Equality Starts in the Family: Research and Advocacy for Change
WLP launched Feminist Advocacy, Family Law and Violence against Women: International Perspectives, on November 1, 2018 in conjunction with the Georgetown Institute for Women, Peace, and Security (GIWPS).
Leading women's rights advocates from around the globe provided remarks on the status of discriminatory family laws and structures that perpetuate inequality and violence both in the home and in communities. An expert panel led a discussion around these issues, highlighting effective strategies for reform.
About the Speakers:
Melanne Verveer is the Executive Director of the Georgetown Institute for Women, Peace and Security (GIWPS). Ambassador Verveer most recently served as the first U.S. Ambassador for Global Women’s Issues, a position to which she was nominated by President Obama in 2009. President Obama also appointed her to serve as the U.S. Representative to the UN Commission on the Status of Women. Amb. Verveer also serves as the Special Representative on Gender Issues for the OSCE Chairmanship.
Mahnaz Afkhami is the Founder and President of Women’s Learning Partnership (WLP) and former Secretary General of the Women's Organization of Iran and Minister for Women's Affairs. She is Executive Director of the Foundation for Iranian Studies. Her numerous publications include Muslim Women and the Politics of Participation, Women and the Law In Iran, Faith and Freedom: Women's Human Rights in the Muslim World, and Victories Over Violence.
Lina Abou-Habib is the Executive Director of WLP. She is the former Executive Director of WLP Lebanon/Collective for Research and Training on Development–Action (CRTD-A), and a former chair of the board of the Association for Women’s Rights in Development (AWID). She is currently a MENA advisor for the Global Fund for Women and on the editorial board of Oxfam’s journal, Gender and Development. She holds an M.A. in Public Health from American University in Beirut.
Asma Khader is a leading human rights lawyer in Jordan and the founder and CEO for Sisterhood is Global Institute/Jordan (SIGI/J). She is the co-founder and leader of many Jordanian and Arab NGOs and a member of the Royal Commission for the Drafting of the Jordanian National Charter. Khader's national appointments include Minister of Culture (2003-2005); Minister of State and the official spokesperson for the Jordanian Government (2013); member of the Jordanian Senate (2013); Secretary General of the Jordanian National Commission for Women (2007-2014); and Commissioner at the Independent Election Commission (2014-2016).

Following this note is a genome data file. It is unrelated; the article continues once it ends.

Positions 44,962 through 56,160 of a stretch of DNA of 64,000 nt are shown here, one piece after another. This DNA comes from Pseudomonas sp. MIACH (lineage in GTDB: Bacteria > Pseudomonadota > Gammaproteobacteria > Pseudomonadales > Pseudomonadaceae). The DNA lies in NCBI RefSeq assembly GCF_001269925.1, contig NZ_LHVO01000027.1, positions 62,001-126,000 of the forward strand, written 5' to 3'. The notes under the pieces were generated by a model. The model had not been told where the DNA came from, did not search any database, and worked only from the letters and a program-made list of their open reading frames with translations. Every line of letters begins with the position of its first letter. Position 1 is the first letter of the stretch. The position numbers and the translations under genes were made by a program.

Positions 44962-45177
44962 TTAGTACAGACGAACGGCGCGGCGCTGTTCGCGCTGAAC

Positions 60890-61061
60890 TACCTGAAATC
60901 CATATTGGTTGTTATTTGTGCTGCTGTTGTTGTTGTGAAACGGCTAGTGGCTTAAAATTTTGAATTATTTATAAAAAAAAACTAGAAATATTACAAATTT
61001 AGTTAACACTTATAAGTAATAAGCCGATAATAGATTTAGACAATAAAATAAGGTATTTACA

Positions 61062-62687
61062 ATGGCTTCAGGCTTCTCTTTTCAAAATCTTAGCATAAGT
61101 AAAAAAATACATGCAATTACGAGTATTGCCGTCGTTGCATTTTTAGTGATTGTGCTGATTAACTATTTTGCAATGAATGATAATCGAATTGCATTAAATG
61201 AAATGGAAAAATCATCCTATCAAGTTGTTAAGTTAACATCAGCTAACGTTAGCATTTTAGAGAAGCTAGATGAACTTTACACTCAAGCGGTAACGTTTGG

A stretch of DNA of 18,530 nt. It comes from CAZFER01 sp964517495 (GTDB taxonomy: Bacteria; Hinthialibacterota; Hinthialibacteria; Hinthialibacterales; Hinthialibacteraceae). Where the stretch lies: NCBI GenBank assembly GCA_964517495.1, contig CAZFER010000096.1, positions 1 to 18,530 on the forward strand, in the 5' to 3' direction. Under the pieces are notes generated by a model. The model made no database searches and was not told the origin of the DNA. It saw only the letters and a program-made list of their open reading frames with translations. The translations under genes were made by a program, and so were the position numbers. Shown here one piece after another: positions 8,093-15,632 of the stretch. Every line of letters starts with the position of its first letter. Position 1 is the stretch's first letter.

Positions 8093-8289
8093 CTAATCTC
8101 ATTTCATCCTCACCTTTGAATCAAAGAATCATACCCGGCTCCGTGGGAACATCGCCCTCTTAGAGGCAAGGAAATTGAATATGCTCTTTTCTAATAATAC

Joy Ngwakwe is the Founder and Executive Director of the Center for Advancement of Development Rights (CEADER) in Nigeria. Her work as a social entrepreneur spans nearly two decades, during which she has worked with human rights and women’s rights organizations as a community mobilizer, activist, researcher, and training facilitator. She has carried out several local and international research projects on women's economic and social rights status, and has written and published articles and research reports in both local and international journals.
Madhavi Sunder is a Professor of Law at Georgetown University. She was named a Carnegie Scholar in 2006 and has been a Visiting Professor of Law at the Yale Law School, the University of Chicago Law School, and Cornell Law School. She has published articles in the Yale Law Journal, the Stanford Law Review, the California Law Review, the Texas Law Review, and Law and Contemporary Problems, among others. Her book, From Goods to a Good Life: Intellectual Property and Global Justice, was published by Yale University Press in 2012.
This event is part of WLP’s global advocacy effort, the Equality Starts in the Family campaign, carried out in close partnership with GIWPS, UN Women, Global Fund for Women, and the International Development Research Centre (IDRC) of Canada.